Category Archives: Planning Applications

Cold water for plans to develop car wash site

Plans to develop a five storey block of flats have been put forward for the car wash site on London Road at the junction with Broadway Gardens.

The development includes 19 flats and makes provision for retail or office use at street level, including a hot food take away.

The car wash is in a sensitive location right on the edge of the Conservation Area, opposite the Grade II listed Burn Bullock and in view of the historic cricket ground.

We support residential development on the site and have put it forward for inclusion in Merton Council’s new Local Plan. We are keen for the ground floor to be used to extend the existing retail parade and for any new building to respect the height of the existing buildings along London Road.

Unfortunately, the developers have come forward with a scheme almost as high as that permitted for the former Kwik Fit site on the other side of Broadway Gardens.

Their own drawings show just how out of keeping this will be, especially when combined with whatever eventually gets developed on the Kwik Fit site.

The design approach is every day and ubiquitous. It fails to respond to to the rich character of the surrounding neighbourhood and the upper two floors in particular are poorly executed, with intrusive balconies, poor use of materials and an incongruous white colour which cannot be found elsewhere in the area.

The development will also overlook existing houses in Broadway Gardens and makes no provision for any parking. It even tries to avoid putting any affordable housing on site and proposes giving Merton Council a meagre £120,000 to provide this elsewhere.

The planned hot food take away is also controversial. There are already three nearby and Mayor Khan’s new London Plan is clear that no hot food take aways should be permitted within 400m of a school. The car wash is just 210m from Saints Peter and Paul Primary School.

Once again we find ourselves having to object to a poorly designed and overly large development brought forward without any effort to talk to the local community. We look forward to an opportunity to work with the owners to help design a sensitive development for this site.

Read our full response – 370-374 London Road – Dec 19

Red light for old fire station hoardings

The new owner of the old fire station has submitted a planning application for hoardings to be erected for a year while they sort out what is going to happen with the now empty building.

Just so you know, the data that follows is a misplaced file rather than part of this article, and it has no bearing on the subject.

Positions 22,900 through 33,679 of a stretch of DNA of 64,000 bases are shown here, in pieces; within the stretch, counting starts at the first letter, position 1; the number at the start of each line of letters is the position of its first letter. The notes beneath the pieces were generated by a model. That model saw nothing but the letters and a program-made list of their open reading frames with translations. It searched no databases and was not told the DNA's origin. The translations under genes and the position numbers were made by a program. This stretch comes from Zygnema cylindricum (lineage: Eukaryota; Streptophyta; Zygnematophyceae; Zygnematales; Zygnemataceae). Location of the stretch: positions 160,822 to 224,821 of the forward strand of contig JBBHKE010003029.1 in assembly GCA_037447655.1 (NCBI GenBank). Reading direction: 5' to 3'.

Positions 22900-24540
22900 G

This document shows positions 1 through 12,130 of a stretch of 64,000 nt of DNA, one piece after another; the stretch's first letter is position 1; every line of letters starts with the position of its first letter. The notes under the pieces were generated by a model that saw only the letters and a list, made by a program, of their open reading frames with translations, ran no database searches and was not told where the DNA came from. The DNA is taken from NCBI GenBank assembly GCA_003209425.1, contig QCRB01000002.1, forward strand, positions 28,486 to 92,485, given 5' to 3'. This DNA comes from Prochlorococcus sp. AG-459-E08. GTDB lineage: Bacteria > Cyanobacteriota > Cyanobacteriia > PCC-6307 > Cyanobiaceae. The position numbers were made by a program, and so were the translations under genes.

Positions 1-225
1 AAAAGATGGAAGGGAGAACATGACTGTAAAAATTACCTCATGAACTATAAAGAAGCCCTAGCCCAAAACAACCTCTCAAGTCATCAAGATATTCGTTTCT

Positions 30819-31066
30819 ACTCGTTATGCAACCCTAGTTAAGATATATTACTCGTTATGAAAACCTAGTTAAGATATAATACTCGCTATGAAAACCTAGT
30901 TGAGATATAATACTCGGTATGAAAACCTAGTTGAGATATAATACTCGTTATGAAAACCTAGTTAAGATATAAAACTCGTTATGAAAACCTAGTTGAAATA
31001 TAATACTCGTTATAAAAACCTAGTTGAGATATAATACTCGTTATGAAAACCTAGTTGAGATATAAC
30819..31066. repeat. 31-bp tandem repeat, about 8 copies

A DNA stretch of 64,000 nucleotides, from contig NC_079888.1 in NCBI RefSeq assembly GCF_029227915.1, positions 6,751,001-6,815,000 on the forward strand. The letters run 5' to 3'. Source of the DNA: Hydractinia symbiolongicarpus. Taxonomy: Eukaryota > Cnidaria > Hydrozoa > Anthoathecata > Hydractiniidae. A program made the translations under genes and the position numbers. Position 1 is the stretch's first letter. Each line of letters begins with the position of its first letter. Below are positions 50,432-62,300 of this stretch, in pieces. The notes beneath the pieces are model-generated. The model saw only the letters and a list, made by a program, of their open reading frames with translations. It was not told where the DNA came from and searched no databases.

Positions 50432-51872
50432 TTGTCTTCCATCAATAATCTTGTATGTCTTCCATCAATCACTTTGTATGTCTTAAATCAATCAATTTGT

As anyone walking round the area will know there are already hoardings on the site which have been erected without permission.

We are strongly objecting to the plans.

They enclose a large area of land in front of the old fire station which has nothing to do with providing security for an empty building.

The effect will be to block views across Lower Green West, damage the special setting of the listed war memorial and impinge on the surroundings of the locally listed fire station and Vestry Hall.

Remarkably, the area proposed for the hoardings is all owned by Merton Council and not the applicants.

We have asked our local councillors to ensure that, as responsible landowners, Merton Council puts a halt to such unnecessary and damaging proposals even before a decision is made on the planning application.

Read our representations – Fire station hoardings – Dec 19

Find out what we have said about plans for the fire station itself – Old Mitcham fire station plans a non-starter

See how we wanted to transform the old fire station – Mitcham’s cultural revolution

Architects confirm negative impact of Mitcham scheme on Conservation Area

Plans to demolish and replace a large stretch of Mitcham’s shops on Upper Green East alongside Barclays Bank with a four storey block are being considered by Merton Council.

The scheme will set the precedent for future development around Fair Green and we believe it is both too high and lacks design quality.

It also fails to provide a single affordable home in any of the 20 flats.

The architects have made some minor changes in response to feedback from Mitcham Society and ourselves.

The changes fail to address the fundamental problem that the new building is too large, too high and too poorly designed for Mitcham’s centre.

There is even a suggestion that adding lavender mosaic tiles somehow represents an adequate response to the historic character of the area.

The new information also includes a new image that confirms the impact on the Conservation Area from near Three Kings Pond.

The architects believe the scheme will be “just visible”.

We believe the image confirms the creation of an intrusive bland elevation which doesn’t fit with the existing pitched roofline. Have a look and see what you think.

 

Read our original representation and our updated one

Is this the future of Mitcham’s village centre?

We’re backing the Mitcham Society in its efforts to retain a village feel in central Mitcham.

Merton’s new Local Plan has a key role to play by controlling the height of new development and respecting the modest plot sizes which avoid bulky buildings that dominate the street.

Our fear is that damaging development will happen before the Local Plan comes into force.

The risk is real and we are now faced with plans to demolish and replace the parade of shops running along Upper Green East from Barclays Bank with a four storey block of flats and shops promised beneath.

The redevelopment of 33-39 Upper Green East is the first major scheme in Mitcham for years.

It needs to set the standard for the future and establish the right precedents. Instead we have a bulky block of flats using designs that could be found anywhere and owe little to the rich heritage of Mitcham.

They will dominate the visual link between Fair Green and the Conservation Area at Three Kings Pond and erode rather than add to Mitcham’s character.